When God reached down from heaven with the best gift of all, people near and far took notice. Shepherds quaked. Angels sang. Mary pondered. And scholars from the east followed his star, bright and shining, leading them toward Jerusalem.
The mission of the Magi is our mission now: seek him, find him, worship him.
Most deluxe nativity sets include three wise men—no more, no less. Dressed in richly embroidered robes of burgundy and blue, these holy action figures bear gifts of gold, frankincense, and myrrh for the newborn king of the Jews.
When the real Magi of old appeared, searching for the Christ child, King Herod “became very agitated” (Matthew 2:3), and no wonder. Wasn’t he the king of Israel, by Rome’s decree?
Then the chief priests quoted the prophet Micah, telling Herod that out of Bethlehem would come “one who will be ruler over Israel” (Micah 2:5).
Trouble with a capital T, and in David’s hometown too.
Amid all the beauty of Christmas, it’s easy to forget this sobering truth: Jesus came to shake things up. His birth disturbed those who were wealthy and powerful, and gave hope to those who were poor and meek. Even at the start of things, when Jesus was growing in his mother’s womb, the Holy Spirit proclaimed through Mary, “He has brought down rulers from their thrones but has lifted up the humble” (Luke 1:52).
Herod was as eager as the Magi were to find this babe in swaddling clothes, but for entirely different reasons. Herod wanted to murder him. The Magi wanted to honor him.
These wise men followed his star until it stopped in Bethlehem “over the place where the child was” (Matthew 2:9). Right there. Can’t miss it.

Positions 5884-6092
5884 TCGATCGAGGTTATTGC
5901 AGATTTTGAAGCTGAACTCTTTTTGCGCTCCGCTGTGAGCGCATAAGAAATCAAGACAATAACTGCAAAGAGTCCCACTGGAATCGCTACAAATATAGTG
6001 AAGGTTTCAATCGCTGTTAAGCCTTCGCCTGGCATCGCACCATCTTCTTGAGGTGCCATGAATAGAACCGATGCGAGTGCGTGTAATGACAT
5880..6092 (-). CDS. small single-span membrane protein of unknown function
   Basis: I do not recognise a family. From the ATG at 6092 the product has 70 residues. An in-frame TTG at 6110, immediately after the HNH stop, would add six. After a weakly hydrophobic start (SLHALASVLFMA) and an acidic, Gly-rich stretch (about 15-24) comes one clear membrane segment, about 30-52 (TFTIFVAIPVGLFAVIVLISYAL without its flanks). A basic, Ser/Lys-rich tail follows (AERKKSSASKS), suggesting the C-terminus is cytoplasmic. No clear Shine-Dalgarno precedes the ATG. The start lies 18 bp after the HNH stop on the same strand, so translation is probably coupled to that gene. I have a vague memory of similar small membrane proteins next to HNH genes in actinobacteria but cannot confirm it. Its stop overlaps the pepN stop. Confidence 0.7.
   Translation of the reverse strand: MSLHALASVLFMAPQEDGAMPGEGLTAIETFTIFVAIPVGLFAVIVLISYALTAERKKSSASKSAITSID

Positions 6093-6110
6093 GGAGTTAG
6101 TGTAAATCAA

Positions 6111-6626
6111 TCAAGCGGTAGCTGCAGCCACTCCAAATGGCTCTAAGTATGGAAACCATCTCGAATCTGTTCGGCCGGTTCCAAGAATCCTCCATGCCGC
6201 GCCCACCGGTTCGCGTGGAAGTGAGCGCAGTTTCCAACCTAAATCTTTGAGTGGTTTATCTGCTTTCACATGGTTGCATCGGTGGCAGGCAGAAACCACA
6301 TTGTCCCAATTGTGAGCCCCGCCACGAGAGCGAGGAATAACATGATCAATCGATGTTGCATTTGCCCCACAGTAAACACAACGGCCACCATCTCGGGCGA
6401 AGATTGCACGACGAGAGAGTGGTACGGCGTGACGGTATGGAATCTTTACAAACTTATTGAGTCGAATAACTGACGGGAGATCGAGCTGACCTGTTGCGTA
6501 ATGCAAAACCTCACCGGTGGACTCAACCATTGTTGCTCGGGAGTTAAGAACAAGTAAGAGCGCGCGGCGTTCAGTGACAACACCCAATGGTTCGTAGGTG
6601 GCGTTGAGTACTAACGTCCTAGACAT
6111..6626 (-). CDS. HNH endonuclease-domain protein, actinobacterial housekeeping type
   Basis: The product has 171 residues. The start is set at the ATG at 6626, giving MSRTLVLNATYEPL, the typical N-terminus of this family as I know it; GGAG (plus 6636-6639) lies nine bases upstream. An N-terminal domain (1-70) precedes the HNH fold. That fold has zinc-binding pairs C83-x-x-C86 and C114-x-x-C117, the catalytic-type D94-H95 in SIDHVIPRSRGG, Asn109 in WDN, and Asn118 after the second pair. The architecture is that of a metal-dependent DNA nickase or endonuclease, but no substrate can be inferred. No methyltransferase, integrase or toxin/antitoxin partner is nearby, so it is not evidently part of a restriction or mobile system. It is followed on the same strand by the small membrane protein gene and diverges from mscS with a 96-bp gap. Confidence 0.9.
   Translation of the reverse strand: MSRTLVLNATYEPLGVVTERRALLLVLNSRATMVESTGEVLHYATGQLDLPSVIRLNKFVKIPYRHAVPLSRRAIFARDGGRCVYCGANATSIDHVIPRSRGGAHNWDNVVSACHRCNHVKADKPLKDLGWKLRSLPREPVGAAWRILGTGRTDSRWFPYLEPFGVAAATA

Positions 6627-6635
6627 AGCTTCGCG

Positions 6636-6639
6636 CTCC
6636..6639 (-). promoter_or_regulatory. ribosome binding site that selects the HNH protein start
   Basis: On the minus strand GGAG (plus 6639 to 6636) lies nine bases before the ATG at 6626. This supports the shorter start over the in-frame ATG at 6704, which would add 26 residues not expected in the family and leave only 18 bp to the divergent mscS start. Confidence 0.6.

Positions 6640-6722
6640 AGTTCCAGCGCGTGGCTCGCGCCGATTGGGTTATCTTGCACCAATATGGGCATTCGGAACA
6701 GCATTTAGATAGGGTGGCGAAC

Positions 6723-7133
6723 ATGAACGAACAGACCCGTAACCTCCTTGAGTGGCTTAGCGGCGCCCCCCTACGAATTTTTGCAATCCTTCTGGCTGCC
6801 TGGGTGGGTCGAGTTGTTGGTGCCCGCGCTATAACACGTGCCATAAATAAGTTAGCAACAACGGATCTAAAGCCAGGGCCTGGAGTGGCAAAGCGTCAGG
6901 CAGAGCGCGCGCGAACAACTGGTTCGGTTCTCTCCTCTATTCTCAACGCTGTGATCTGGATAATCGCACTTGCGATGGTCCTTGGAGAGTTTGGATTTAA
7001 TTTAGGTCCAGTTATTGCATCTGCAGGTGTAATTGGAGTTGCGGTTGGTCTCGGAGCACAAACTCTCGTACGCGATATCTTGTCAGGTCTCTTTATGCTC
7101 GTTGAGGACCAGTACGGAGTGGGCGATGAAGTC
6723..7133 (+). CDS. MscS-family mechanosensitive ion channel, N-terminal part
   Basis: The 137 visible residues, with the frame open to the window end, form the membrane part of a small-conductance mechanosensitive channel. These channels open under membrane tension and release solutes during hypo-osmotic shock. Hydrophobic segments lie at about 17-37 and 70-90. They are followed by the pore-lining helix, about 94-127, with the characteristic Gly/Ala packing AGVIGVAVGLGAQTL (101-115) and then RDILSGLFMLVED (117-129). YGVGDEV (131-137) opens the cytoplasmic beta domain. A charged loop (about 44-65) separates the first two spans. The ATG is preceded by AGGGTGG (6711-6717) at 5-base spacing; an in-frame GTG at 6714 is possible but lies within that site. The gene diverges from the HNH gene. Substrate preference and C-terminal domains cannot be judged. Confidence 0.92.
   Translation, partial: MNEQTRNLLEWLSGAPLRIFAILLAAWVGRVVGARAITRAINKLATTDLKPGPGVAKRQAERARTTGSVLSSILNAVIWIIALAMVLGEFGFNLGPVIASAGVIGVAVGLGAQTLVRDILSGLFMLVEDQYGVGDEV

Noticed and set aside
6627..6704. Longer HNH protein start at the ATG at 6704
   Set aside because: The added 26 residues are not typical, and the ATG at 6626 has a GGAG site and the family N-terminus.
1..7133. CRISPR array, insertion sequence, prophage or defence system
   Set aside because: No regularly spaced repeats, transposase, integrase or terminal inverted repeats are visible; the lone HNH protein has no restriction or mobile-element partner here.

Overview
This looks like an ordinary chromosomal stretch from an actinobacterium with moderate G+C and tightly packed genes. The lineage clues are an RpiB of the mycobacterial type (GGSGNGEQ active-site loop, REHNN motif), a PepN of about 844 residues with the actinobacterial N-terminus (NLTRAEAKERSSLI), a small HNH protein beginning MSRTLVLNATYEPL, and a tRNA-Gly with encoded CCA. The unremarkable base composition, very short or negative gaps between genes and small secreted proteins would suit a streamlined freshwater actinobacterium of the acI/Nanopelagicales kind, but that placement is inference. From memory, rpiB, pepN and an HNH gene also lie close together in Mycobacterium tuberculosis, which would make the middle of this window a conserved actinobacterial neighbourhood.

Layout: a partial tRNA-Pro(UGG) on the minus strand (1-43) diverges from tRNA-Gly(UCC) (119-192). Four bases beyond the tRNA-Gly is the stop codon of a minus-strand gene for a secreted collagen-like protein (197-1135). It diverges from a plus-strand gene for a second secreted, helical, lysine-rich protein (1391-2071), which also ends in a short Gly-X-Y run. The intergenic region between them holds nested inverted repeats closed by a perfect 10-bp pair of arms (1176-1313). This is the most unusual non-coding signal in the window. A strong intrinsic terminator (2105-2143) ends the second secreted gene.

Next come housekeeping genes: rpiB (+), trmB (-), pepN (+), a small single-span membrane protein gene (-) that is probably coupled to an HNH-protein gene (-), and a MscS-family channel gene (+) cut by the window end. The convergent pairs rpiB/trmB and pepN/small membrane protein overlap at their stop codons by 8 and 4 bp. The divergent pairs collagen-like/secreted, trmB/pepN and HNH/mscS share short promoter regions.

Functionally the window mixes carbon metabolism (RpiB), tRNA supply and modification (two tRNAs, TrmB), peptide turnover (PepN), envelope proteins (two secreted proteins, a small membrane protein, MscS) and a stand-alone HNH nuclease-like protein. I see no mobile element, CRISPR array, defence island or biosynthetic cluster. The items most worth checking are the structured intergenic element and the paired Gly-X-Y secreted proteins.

Herod bowed to no one. But these venerable wise men “bowed down and worshiped” (Matthew 2:11) the Holy One.
I’m pierced through as I type these words, letting the truth cut through my pretense. Who or what do I bow to? Who or what do I worship? Is it always the Lord? Or is it also success, however that’s defined? Is it Facebook friends, Twitter followers, best-seller lists? Is it counting numbers, instead of changing lives?
God doesn’t care about numbers. He cares about the attitude of our hearts and the honesty of our words, spoken and unspoken. He is concerned with our motives, and which direction we turn for approval. He wants our undivided attention and utter devotion.
Would I travel a thousand miles to worship his Son, as these Magi did?
Do I give generously, expecting nothing in return?
I don’t like my answers. God is even less impressed.
And yet—oh, beloved, don’t miss this mind-blowing truth—even though he knows all the ways in which we fail him, he loves us still.
I don’t know why, and I can’t explain how, except to say, God is faithful to his Word: “This is love: not that we loved God, but that he loved us”—reliable truth, with undeniable proof—“and sent his Son as an atoning sacrifice for our sins” (1 John 4:10).
He watched his Son die in agony so our sins would not be held against us. In God’s dictionary, this is love defined: not expensive presents under a fragrant fir, or costly gifts laid before a king, but a blameless child nailed to a leafless tree.
We may focus on the manger at Christmas and reserve the cross for Easter, but God had both in mind from the very beginning. Because he loves us. Because he came to earth to rescue us.
The innocent babe in Mary’s arms made all that possible.